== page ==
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Shinta Ratri, a transgender Muslim in Indonesia, copes in a culture with strictly defined gender norms.
Life

Prayers of a transgender Indonesian

One Muslim's decadelong effort to embrace differences while keeping the faith

YOGYAKARTA, Indonesia -- A woman trapped in a man's body.

Reconciling this gender-bending reality from most cultural perspectives can be, at the very least, a small leap of faith. But in predominantly Muslim Indonesia, it can be a chasm almost impossible to cross. Yet some try.

"Being transgender is not a sin," said Shinta Ratri with conviction, adorned in red lipstick, pink eye shadow and a purple hijab. We visited Shinta in Yogyakarta to find out how she and other nonbinaries cope in a culture with strictly defined gender norms.

Shinta's home sits on a narrow alley about half an hour by motorcycle from the city center. It looks no different from the house next door. But for the last 10 years it has served as a spiritual anchor for transgender Indonesians like her.

"When I go to public mosques and start praying, people next to me suddenly stand up and leave," she said. "It hurts terribly."

Shinta fixes her makeup at home in Yogyakarta, Indonesia.
Shinta's home, where many from Indonesia's transgender community gather to pray and learn
Shinta points out a passage in the Quran that describes men who do not desire women. "This is precisely transgender," she said.
Discussions at Shinta's house focus not only religion, but also on business projects.

And hers is a pain that never goes away. In 2016, an Islamic group staged a demonstration near Shinta's home, threatening her such that she had to stop the gatherings. But four months later, she resumed.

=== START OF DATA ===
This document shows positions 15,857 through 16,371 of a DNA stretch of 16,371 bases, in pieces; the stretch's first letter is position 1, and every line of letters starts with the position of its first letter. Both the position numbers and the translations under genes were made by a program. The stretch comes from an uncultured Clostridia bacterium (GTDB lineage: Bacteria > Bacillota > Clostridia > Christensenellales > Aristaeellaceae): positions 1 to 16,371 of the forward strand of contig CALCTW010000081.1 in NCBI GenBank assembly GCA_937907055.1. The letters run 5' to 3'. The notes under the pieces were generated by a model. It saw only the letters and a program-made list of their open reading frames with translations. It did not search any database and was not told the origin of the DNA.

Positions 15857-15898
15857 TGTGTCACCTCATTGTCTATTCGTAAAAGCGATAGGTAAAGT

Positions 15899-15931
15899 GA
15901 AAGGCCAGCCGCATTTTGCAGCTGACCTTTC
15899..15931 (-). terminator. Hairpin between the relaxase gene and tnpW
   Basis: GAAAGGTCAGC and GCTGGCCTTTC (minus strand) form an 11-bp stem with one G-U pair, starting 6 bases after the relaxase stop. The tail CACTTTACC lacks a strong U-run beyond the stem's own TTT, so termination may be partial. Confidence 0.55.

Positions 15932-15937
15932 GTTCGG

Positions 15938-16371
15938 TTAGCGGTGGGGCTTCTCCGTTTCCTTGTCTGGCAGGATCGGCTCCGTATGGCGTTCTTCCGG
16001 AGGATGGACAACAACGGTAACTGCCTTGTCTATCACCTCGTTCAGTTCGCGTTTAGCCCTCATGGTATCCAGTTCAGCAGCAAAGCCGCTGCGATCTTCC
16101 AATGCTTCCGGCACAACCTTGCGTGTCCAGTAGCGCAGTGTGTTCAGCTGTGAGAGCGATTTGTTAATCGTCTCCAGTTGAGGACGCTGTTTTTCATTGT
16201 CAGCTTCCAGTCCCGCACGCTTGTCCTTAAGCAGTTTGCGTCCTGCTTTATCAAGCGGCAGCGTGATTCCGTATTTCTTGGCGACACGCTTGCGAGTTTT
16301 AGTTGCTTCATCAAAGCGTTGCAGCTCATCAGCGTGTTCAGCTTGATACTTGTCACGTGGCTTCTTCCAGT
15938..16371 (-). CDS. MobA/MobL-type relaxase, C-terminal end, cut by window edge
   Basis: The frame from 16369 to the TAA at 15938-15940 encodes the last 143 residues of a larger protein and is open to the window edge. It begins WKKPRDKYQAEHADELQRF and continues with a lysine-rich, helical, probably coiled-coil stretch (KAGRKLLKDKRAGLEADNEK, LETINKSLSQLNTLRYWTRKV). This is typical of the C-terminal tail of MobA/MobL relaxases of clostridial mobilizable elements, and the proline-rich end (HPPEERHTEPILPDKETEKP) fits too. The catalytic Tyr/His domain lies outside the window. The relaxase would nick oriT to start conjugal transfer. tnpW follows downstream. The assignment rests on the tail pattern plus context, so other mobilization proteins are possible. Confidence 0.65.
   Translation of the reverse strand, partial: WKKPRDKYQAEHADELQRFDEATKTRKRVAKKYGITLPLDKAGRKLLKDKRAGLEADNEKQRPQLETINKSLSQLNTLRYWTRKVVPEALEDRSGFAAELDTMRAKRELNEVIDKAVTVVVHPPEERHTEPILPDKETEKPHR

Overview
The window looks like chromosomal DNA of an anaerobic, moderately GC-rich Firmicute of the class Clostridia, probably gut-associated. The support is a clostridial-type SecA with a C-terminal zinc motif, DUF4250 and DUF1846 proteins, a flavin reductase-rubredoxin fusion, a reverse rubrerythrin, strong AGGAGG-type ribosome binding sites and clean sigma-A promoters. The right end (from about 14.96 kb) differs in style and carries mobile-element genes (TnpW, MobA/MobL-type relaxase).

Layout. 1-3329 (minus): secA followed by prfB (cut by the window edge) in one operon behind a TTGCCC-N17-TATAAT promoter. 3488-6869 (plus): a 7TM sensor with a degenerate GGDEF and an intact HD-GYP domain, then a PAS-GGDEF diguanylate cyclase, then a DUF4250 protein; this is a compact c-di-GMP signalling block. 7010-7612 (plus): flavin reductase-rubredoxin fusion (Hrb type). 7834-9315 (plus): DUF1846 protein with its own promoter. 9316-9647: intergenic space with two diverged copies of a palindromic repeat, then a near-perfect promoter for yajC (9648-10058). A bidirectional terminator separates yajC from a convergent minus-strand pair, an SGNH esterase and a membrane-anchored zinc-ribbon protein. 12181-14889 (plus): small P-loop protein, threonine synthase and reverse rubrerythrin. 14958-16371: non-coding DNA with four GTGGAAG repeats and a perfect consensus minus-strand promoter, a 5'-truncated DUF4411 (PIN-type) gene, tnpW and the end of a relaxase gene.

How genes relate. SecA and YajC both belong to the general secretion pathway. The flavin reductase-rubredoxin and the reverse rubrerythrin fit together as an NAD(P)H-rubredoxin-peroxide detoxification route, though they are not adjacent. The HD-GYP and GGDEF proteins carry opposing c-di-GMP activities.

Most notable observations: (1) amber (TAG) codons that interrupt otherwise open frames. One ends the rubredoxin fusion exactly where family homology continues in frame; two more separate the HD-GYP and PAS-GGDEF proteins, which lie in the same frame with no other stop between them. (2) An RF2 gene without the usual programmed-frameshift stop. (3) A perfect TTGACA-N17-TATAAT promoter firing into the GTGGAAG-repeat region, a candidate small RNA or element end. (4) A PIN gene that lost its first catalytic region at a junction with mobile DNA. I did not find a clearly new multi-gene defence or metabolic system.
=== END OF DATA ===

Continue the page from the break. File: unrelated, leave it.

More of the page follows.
"If we could change the way we are by our own will, who would want to continue enduring hardship to be transgender?" Shinta said, a reference to Islamic belief that body and soul are bestowed by Allah.

Shinta holds Quranic lessons every Sunday. Currently, she hosts 42 students, the vast majority aged 45 or older. "Education is crucial to finding a stable job," said Shinta.

In Indonesia, being transgender typically means being shunned by families from childhood. As a result, many do not receive a proper education, eking out livings as street musicians, sex workers or in other sketchy occupations.

Shinta brings in her laundry.
Shinta at prayer facing Mecca

But this is changing. Sessions at Shinta's home now often involve plans for starting new businesses to break free of stereotypes. When Nikkei visited, a lively discussion with a group of Christians was underway about a new business project. Little by little, Indonesia's transgender community is beginning to have a sense of purpose, and its presence, less an inconvenience.

"I want as many people as possible to get to know about us," Shinta said. "I hope the day will come when anyone can pray together at the same place without feeling uncomfortable."

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